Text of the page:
After 2.5 years of its release, one of the highly praised yet not enough talked about TV shows among the masses is what Bodyguard turned out to be . For me personally, Bodyguard ranks among the moderately good shows I have watched in the past few years. Because I am naturally biased towards long-duration movies and 'bite size' TV shows. Only because I like a continual undisturbed flow in storytelling and not so much filler. That is my only ask, and if that is fulfilled, I can binge through anything. As a six-episode series, Bodyguard managed to perfectly fulfill most of my not-so-demanding criteria.
The first episode opens with Richard Madden, AKA Robb Stark, commuting in the London metros and his kids when he is put in a precarious position. The twist and turn this early startled me more than David Budd himself, the character Richard Madden is playing. All of a sudden, he finds himself standing between life, death, and a suicide bomber. As a police officer and an Afghanistan vet, while sweating like its summer and he is breaking ice in Belize, he successfully defuses the situation and convinces the bomber not to blow up the whole train along with his kids.
If you are a political drama/thriller lover, the first 15 minutes will get you hooked. To date, this might be one of the most thrilling and gripping openings I have seen on television. Which is very much indicative of what's to come throughout the rest of the episodes. Even though the show presented itself quite cleanly and strong performances from a complex cast deliver what the show creators intended, it falters on quite a few points. The whole show weaves this meticulously complex spider web of conspiracy that you slowly start to grasp bit by bit, to me, which by the end felt it was unnecessarily complicated. If the screenplay was intended in this retrospect, then, in my opinion, more focus on character development would have helped out with viewers getting lost in the plot while failing to keep track of who's who. To put it more plainly, the show creators introduce too many characters, which was unnecessary. One can argue that this cannot be avoided in a conspiracy, espionage, and political drama; to them, I say, they lack imagination.
For David Budd, foiling the train bombing turns into a stepping stone in his career as almost immediately he is promoted and assigned as a PPO, Bodyguard in layman's terms, to the home secretary. Very soon, a few short conversations with the secretary make it clear that his and her views don't mix up too well. There he is, an Afghan vet suffering from PTSD, which has resulted in his marriage be torn apart, and he blames the war for his miseries on politicians like hers, while on the other hand, the secretary is an ambitious politician whose focal point is more power to the government, more power to the army. Very soon, we get to see his agility and field experiences get tested out when a shootout with an unknown sniper breaks out, and he quite tactically saves the life of the secretary. And later on, they get sexually involved, an eon old cliche no less.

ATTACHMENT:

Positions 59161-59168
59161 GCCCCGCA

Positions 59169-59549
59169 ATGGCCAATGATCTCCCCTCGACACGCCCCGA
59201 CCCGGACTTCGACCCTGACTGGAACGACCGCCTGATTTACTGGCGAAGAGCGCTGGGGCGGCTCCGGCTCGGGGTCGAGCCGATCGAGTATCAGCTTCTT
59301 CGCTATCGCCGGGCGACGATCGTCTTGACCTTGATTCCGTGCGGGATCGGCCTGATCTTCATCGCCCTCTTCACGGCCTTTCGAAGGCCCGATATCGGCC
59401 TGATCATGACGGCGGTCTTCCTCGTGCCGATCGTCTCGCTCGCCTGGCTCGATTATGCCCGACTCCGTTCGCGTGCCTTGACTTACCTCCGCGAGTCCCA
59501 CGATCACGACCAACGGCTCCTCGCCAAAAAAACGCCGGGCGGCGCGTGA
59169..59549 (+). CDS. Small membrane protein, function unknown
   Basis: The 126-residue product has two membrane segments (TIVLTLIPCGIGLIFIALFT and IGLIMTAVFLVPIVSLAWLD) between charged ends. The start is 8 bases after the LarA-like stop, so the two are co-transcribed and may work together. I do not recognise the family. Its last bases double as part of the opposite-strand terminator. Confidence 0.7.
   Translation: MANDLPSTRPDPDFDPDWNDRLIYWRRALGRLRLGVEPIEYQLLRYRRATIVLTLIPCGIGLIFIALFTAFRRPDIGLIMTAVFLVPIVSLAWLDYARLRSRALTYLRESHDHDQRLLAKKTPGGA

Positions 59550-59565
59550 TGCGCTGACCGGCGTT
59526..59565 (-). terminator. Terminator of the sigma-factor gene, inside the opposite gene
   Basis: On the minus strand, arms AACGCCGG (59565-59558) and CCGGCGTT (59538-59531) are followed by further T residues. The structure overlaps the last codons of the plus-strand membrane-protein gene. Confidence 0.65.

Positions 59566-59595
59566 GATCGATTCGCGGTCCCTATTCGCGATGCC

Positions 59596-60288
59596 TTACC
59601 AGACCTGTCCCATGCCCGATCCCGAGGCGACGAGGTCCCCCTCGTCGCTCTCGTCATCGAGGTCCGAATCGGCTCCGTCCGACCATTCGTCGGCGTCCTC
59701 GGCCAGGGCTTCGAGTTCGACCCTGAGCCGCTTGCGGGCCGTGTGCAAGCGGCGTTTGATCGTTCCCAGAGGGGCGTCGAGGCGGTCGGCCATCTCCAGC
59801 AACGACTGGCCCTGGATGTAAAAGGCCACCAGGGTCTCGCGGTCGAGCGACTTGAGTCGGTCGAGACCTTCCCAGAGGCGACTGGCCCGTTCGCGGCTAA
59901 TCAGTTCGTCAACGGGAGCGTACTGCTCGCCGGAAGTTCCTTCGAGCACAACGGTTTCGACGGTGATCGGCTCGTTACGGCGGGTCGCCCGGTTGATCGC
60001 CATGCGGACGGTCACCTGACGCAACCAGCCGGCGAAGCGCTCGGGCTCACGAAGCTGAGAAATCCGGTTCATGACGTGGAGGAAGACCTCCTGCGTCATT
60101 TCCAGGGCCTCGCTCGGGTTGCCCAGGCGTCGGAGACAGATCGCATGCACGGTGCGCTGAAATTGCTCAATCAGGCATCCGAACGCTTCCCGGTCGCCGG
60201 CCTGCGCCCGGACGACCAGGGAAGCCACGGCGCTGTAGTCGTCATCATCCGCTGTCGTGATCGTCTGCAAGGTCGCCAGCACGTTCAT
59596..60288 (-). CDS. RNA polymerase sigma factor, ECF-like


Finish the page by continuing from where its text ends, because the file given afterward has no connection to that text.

The most alluring parts of the show, in my opinion, are the thrilling, nail-biting, action-packed scenes where Sergent Budd has to either diffuse a bomb, a situation, or has to save someone. The adrenaline rush alone, though it might feel cheap, is what is expected from such a show. And on top of that, no matter how much I disagree that the web of conspiracy was made unnecessarily complex, for a TV show, how they managed to present it was pretty dang cool. But as I said, I'm biased towards such shows, and when it's brits producing shows like peaky blinders or Sherlock, I am even more partisan. So don't take my words for what they are worth; watch the clip, a link to which I'm dropping below(A bit graphic, so watch at your own discretion), and decide on your own. Happy watching:)